Skip to main content

Behind Favre, Rodgers Has Time To Grow


Less than 24 hours into his professional football career, former Cal quarterback Aaron Rodgers, on several occasions during the Packers' first round of organized team activities, found himself answering the question, "Are you the one?"

Tabbed as the Packers' first pick in this year's draft, Rodgers, who by all accounts had "fallen" to the 24th spot, suddenly found himself in the enviable position as "the heir apparent to Brett Favre."

"I kept telling myself that everything happens for a reason," Rodgers said. "You obviously want to get out of the green room (on draft day), but I couldn't have imagined coming to a better spot. I think it's going to be a great relationship and a great fit for me. I'm just really excited about the opportunity to play behind one of the greatest quarterbacks of all time."

Both Rodgers and Packers Head Coach Mike Sherman admit that no one in the near future will be "filling" the three-time MVP's shoes, but there will come a day when someone must replace him.

"I don't think anyone will ever fill Brett's shoes," Sherman said. "Brett is unique in many ways, both on and off the field."

Asked about when that day might come, Sherman joked, "There will be a void here for a long time when Brett is gone, but that's not going to happen for another five or seven years, so we'll just talk about that then."

Sherman also added that Favre, who with the head coach's approval was absent for this week's workouts, was inquiring about Packers' first-round selection.

"He asked, 'How's the young guy doing?'" Sherman said. "I told him he's a pretty smart kid and that he's responding well to everything."

Sherman has yet to officially decide if Favre, who began working out with a personal trainer last week, will be asked to attend the Packers' next workout session.

"I talked to Brett and he's crying that he's working harder there than he would be here," Sherman said. "He said he's so sore he can hardly walk and that he's discovering muscles he didn't even know he had."

Rodgers, who has yet to meet the Packers' legendary gun-slinger, is looking forward to beginning his tutorial session and hopes that he won't have to wait until training camp.

"If Brett were here that would be great," Rodgers said, "but he doesn't need to be here. He's done it for 15 years and if he's here, great. If not, then both Craig (Nall) and J.T. (O'Sullivan) will continue to be a big help."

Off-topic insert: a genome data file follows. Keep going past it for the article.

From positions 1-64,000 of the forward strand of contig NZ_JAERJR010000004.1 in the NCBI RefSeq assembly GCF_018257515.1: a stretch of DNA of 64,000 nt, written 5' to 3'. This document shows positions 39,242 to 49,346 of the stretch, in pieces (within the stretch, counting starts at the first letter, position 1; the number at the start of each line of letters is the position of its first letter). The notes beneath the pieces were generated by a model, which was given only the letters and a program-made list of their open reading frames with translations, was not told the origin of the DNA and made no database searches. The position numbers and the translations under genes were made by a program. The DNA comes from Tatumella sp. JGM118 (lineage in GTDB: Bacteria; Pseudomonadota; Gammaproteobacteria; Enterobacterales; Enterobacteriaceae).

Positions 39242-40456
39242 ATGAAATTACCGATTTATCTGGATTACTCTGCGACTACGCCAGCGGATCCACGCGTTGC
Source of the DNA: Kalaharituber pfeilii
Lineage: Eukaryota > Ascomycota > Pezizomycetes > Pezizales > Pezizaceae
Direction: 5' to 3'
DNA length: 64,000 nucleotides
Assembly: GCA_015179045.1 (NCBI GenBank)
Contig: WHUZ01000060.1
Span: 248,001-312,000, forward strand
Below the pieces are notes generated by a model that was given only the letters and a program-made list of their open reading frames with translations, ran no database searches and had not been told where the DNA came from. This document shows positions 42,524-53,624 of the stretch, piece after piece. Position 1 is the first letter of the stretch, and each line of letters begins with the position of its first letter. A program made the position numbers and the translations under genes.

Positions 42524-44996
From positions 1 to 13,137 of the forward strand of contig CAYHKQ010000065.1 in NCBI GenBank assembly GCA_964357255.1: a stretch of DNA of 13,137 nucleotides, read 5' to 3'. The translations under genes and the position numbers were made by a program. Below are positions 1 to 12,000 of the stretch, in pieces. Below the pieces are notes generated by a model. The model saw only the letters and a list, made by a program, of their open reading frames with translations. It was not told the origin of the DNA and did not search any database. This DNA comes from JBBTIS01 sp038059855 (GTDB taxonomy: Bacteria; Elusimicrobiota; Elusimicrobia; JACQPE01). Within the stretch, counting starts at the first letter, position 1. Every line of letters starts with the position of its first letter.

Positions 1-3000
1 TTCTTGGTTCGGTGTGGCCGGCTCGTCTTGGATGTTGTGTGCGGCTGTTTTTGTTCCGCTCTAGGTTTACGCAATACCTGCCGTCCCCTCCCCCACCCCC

Admittedly, Rodgers has a long way to go before he's ready to take over the reins of the Packers offense. But with just three days of practice under his belt, he feels confident that he's headed in the right direction.

"Definitely not yet, but I learned a lot this week and I'm excited about my future with the Packers," Rodgers said. "In the first practice I felt like I didn't really know anything. But as practices went on I felt a lot more comfortable and Coach (Darrell) Bevell gave me some plays where I could be successful."

Sherman's first impression of the quarterback was a positive one and, he said, even conjured up some memories of Favre.

"All that we asked him to do I thought he handled extremely well," Sherman said. "I thought he showed very good accuracy. He had all the things that we talked about...quick delivery, accuracy, made good decisions.

"Although he did make a couple of bonehead moves, as all guys will do throwing the ball down the middle late, which you never want to do. Even No. 4 has done that a few times, but overall (Rodgers) performed well and will continue to progress."

Between now and the next time the Packers gather in June, Rodgers will be spending time in the playbook, preparing for the mental challenge that lies ahead.

"Rest," Rodgers said when asked what his immediate plans were. "But also to get ready mentally for the next (OTAs) and to be ready to take more snaps. I've got the physical part down. You can see the arm strength and the accuracy but I'm just not all there mentally.

"I don't know where all the reads are all the time and I just don't understand the plays altogether, but it's coming along. From Friday's first practice until now, I feel like I've made some huge strides, but I still have a long way to go."

As for when he thinks he might see significant playing time on the field, Rodgers remains patient and focused on the individual steps that lie ahead.

"I'm just trying to stay hungry," Rodgers said. "I have to make this team first and I still have a long way to go. I'm just going to try to decrease my mental mistakes and try to increase my efficiency within this offense and then we'll see what happens."

Playing behind a guy that has missed zero starts in his last 205 opportunities, there should be plenty of time for Rodgers to iron out the kinks.

This article has been reproduced in a new format and may be missing content or contain faulty links. Please use the Contact Us link in our site footer to report an issue.

Related Content